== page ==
Ubuntu and the Principle of Co-Agency in African Ecology
– Conversation with James Ogude
Parting from the Bantu concept of ubuntu, which Prof. James Ogude has researched extensively, this conversation will explore the relevance of this ethical and philosophical concept in the current times of global pandemics and environmental crises. Ubuntu implies co-agency and relationality – notions that, according to this philosophy, go well beyond a purely anthropocentric perspective. Prof. Ogude will offer insights into how this concept can be used in postcolonial ecocriticism theories, and how it can serve as the lens to look at the current politics of extractivism and climate (in)justice issues, in this epoch controversially labeled as the Anthropocene.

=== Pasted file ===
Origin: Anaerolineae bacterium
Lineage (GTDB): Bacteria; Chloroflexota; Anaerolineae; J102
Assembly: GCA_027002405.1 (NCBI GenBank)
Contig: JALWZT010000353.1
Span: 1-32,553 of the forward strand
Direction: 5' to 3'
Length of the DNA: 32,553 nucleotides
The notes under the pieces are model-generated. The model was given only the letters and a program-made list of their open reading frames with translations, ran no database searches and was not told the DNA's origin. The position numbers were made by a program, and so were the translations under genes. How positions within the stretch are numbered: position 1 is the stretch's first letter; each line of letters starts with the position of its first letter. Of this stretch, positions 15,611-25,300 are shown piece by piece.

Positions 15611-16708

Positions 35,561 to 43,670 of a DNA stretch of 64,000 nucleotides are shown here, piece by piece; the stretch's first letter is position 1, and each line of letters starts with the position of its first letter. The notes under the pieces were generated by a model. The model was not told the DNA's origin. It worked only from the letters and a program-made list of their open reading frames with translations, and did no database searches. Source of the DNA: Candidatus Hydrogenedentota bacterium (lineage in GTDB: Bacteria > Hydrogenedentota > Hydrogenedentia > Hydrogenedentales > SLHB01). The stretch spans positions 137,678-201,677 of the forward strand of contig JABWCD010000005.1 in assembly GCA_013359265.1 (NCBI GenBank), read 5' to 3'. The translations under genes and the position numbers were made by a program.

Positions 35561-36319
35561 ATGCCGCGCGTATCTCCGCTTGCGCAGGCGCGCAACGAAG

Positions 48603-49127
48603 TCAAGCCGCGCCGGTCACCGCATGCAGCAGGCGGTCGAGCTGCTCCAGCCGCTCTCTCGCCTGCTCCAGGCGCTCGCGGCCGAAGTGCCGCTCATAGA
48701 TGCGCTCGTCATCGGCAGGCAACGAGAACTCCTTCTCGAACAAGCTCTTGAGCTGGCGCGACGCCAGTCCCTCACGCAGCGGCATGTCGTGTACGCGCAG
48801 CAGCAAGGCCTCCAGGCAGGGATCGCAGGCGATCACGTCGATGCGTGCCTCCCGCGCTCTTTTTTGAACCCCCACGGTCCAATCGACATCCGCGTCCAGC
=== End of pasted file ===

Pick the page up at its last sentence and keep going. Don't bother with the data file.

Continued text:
James Ogude is the Director at the Centre for the Advancement of Scholarship, University of Pretoria, a position he assumed in 2017, having been with the Centre since May 2013. He is an “A2” rated researcher by the National Research Foundation (NRF). He has just concluded a five year project on the Southern African philosophical concept of Ubuntu funded by the Templeton World Charity Foundation. He is currently leading a Mellon funded supra-national project involving the Universities of Ghana, Makerere, Cape Town and Pretoria. He is also the Director of the African Observatory for Environmental Humanities located at the Centre for the Advancement of Scholarship. He is the author of Ngugi’s Novels and African History: Narrating the Nation and he has edited several books and one anthology of African stories, the most recent edited book is Ubuntu and the Reconstitution of Community (Indiana University Press, 2019).